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Management of contralateral N0 neck in oral cavity squamous cell carcinoma.
Head Neck 2006; 28(10):896-901HN

Abstract

BACKGROUND

The purpose of this study was to evaluate the incidence and predictive factors of contralateral occult lymph node metastasis in squamous cell carcinomas of the oral cavity to form a rational basis for elective contralateral neck management.

METHODS

We performed a retrospective analysis of 66 patients with cancer of the N0-2 oral cavity undergoing elective neck dissection for contralateral clinically negative necks from 1991 to 2003.

RESULTS

Clinically negative but pathologically positive contralateral lymph nodes occurred in 11% (7 of 66). Of the 11 cases with a clinically positive ipsilateral node neck, contralateral occult lymph node metastases developed in 36% (4 of 11), in contrast with 5% (3 of 55) in the cases with clinically N0 ipsilateral necks (p < .05). Based on the clinical staging of the tumor, 8% (3 of 37) of the cases showed lymph node metastases in T2 tumors, 25% (2 of 8) in T3, and 18% (2 of 11) in T4. None of the T1 tumors (10 cases) had pathologically positive lymph nodes. The rate of contralateral occult neck metastasis was significantly higher in advanced-stage cases and those crossing the midline, compared with early-stage or unilateral lesions (p < .05). Patients with no evidence of contralateral nodal cancer had significantly improved disease-specific survival over patients with any pathologically positive nodes (5-year disease-specific survival rate was 79% vs. 43%, p < .05).

CONCLUSIONS

The risk of contralateral occult neck involvement in the oral cavity squamous cell carcinomas above the T3 classification or those crossing the midline with unilateral metastases was high, and patients who presented with a contralateral metastatic neck had a worse prognosis than those whose disease was staged as N0. Therefore, we advocate an elective contralateral neck treatment with surgery or radiotherapy in patients with oral cavity squamous cell carcinoma with ipsilateral node metastases or tumors, or both, whose disease is greater than T3 or crossing the midline.

Authors+Show Affiliations

Department of Otolaryngology, Head and Neck Surgery, Cancer Research Institute, Chungnam National University College of Medicine, Daejeon, Korea.No affiliation info availableNo affiliation info availableNo affiliation info available

Pub Type(s)

Journal Article

Language

eng

PubMed ID

16721743

Citation

Koo, Bon Seok, et al. "Management of Contralateral N0 Neck in Oral Cavity Squamous Cell Carcinoma." Head & Neck, vol. 28, no. 10, 2006, pp. 896-901.
Koo BS, Lim YC, Lee JS, et al. Management of contralateral N0 neck in oral cavity squamous cell carcinoma. Head Neck. 2006;28(10):896-901.
Koo, B. S., Lim, Y. C., Lee, J. S., & Choi, E. C. (2006). Management of contralateral N0 neck in oral cavity squamous cell carcinoma. Head & Neck, 28(10), pp. 896-901.
Koo BS, et al. Management of Contralateral N0 Neck in Oral Cavity Squamous Cell Carcinoma. Head Neck. 2006;28(10):896-901. PubMed PMID: 16721743.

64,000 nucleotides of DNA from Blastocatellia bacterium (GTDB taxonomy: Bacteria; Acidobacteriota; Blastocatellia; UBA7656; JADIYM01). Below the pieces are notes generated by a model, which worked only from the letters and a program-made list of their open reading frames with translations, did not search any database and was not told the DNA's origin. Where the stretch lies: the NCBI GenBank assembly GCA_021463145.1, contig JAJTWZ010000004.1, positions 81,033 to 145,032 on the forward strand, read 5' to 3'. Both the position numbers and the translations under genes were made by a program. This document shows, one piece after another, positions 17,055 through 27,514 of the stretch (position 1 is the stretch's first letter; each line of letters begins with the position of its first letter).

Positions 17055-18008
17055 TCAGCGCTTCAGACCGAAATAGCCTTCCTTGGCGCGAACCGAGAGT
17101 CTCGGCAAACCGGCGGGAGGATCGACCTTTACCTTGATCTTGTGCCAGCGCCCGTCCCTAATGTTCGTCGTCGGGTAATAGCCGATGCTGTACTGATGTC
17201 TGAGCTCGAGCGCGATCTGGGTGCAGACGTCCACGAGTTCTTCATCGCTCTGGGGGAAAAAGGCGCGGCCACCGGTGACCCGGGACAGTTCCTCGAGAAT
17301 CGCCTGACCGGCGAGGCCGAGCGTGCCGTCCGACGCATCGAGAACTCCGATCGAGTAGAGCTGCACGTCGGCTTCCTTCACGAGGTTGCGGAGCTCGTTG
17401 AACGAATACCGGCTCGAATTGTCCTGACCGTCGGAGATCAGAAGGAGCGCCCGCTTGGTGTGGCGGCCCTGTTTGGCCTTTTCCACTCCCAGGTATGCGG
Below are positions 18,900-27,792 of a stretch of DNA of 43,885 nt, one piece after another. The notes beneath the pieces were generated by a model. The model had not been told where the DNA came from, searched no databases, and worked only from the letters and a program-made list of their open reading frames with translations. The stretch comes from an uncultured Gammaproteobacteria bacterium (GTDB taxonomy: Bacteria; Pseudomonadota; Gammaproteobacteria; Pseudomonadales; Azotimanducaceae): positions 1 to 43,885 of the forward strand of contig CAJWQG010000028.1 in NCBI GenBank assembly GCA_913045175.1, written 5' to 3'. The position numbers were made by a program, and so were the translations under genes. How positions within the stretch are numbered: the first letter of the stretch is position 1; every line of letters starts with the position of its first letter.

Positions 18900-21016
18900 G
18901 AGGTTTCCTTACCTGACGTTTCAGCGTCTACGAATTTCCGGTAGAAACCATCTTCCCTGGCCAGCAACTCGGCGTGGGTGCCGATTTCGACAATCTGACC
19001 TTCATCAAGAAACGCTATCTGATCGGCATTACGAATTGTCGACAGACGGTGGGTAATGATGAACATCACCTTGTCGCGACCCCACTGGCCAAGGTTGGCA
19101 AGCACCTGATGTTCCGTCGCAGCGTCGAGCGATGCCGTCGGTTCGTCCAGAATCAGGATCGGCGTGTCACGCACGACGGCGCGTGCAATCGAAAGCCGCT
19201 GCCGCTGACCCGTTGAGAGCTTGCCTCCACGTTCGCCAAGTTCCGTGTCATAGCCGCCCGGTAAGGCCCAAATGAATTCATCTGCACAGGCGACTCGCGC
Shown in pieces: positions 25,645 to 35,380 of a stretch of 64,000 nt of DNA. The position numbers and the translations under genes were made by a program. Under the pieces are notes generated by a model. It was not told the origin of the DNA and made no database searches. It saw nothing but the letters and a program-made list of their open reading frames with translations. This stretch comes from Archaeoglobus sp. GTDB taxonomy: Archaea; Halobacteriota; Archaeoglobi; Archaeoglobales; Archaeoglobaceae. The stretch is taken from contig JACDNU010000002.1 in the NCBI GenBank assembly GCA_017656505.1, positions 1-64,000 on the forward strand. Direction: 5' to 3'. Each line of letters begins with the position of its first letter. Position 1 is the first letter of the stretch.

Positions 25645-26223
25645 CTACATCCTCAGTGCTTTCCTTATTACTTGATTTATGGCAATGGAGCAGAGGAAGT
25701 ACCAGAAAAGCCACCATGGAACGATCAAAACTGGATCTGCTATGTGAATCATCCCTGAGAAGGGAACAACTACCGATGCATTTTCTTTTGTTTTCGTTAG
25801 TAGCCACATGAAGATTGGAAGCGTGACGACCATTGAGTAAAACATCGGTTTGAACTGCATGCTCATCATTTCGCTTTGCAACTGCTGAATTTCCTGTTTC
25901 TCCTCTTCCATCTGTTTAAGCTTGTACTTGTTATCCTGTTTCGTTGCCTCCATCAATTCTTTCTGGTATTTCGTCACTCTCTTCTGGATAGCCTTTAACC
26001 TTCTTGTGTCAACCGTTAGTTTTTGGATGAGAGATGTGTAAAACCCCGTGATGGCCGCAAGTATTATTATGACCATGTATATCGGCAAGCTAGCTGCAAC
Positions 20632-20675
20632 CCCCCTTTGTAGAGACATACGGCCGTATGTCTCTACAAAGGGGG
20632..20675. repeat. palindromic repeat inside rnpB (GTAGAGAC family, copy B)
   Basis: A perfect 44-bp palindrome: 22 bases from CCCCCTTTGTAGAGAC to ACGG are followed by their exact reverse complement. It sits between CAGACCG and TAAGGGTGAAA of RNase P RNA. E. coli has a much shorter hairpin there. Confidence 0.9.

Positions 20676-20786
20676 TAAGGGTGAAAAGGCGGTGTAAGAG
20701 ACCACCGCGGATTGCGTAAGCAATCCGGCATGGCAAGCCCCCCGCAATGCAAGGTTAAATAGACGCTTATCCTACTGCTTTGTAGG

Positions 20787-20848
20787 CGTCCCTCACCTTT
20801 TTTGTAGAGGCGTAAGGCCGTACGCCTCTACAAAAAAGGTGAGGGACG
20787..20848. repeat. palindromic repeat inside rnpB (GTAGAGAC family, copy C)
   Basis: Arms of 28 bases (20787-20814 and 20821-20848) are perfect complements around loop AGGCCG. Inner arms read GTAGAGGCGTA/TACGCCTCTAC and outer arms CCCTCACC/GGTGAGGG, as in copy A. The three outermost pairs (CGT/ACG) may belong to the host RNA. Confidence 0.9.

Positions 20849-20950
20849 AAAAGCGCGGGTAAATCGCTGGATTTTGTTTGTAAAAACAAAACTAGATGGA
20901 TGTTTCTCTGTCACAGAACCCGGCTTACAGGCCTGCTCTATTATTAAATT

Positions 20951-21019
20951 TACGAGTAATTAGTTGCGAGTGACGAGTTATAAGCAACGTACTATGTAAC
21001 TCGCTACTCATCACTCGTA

* Article titles in AMA citation format should be in sentence-case
TY - JOUR T1 - Management of contralateral N0 neck in oral cavity squamous cell carcinoma. AU - Koo,Bon Seok, AU - Lim,Young Chang, AU - Lee,Jin Seok, AU - Choi,Eun Chang, PY - 2006/5/25/pubmed PY - 2007/1/27/medline PY - 2006/5/25/entrez SP - 896 EP - 901 JF - Head & neck JO - Head Neck VL - 28 IS - 10 N2 - BACKGROUND: The purpose of this study was to evaluate the incidence and predictive factors of contralateral occult lymph node metastasis in squamous cell carcinomas of the oral cavity to form a rational basis for elective contralateral neck management. METHODS: We performed a retrospective analysis of 66 patients with cancer of the N0-2 oral cavity undergoing elective neck dissection for contralateral clinically negative necks from 1991 to 2003. RESULTS: Clinically negative but pathologically positive contralateral lymph nodes occurred in 11% (7 of 66). Of the 11 cases with a clinically positive ipsilateral node neck, contralateral occult lymph node metastases developed in 36% (4 of 11), in contrast with 5% (3 of 55) in the cases with clinically N0 ipsilateral necks (p < .05). Based on the clinical staging of the tumor, 8% (3 of 37) of the cases showed lymph node metastases in T2 tumors, 25% (2 of 8) in T3, and 18% (2 of 11) in T4. None of the T1 tumors (10 cases) had pathologically positive lymph nodes. The rate of contralateral occult neck metastasis was significantly higher in advanced-stage cases and those crossing the midline, compared with early-stage or unilateral lesions (p < .05). Patients with no evidence of contralateral nodal cancer had significantly improved disease-specific survival over patients with any pathologically positive nodes (5-year disease-specific survival rate was 79% vs. 43%, p < .05). CONCLUSIONS: The risk of contralateral occult neck involvement in the oral cavity squamous cell carcinomas above the T3 classification or those crossing the midline with unilateral metastases was high, and patients who presented with a contralateral metastatic neck had a worse prognosis than those whose disease was staged as N0. Therefore, we advocate an elective contralateral neck treatment with surgery or radiotherapy in patients with oral cavity squamous cell carcinoma with ipsilateral node metastases or tumors, or both, whose disease is greater than T3 or crossing the midline. SN - 1043-3074 UR - https://www.unboundmedicine.com/medline/citation/16721743/Management_of_contralateral_N0_neck_in_oral_cavity_squamous_cell_carcinoma_ L2 - https://doi.org/10.1002/hed.20423 DB - PRIME DP - Unbound Medicine ER -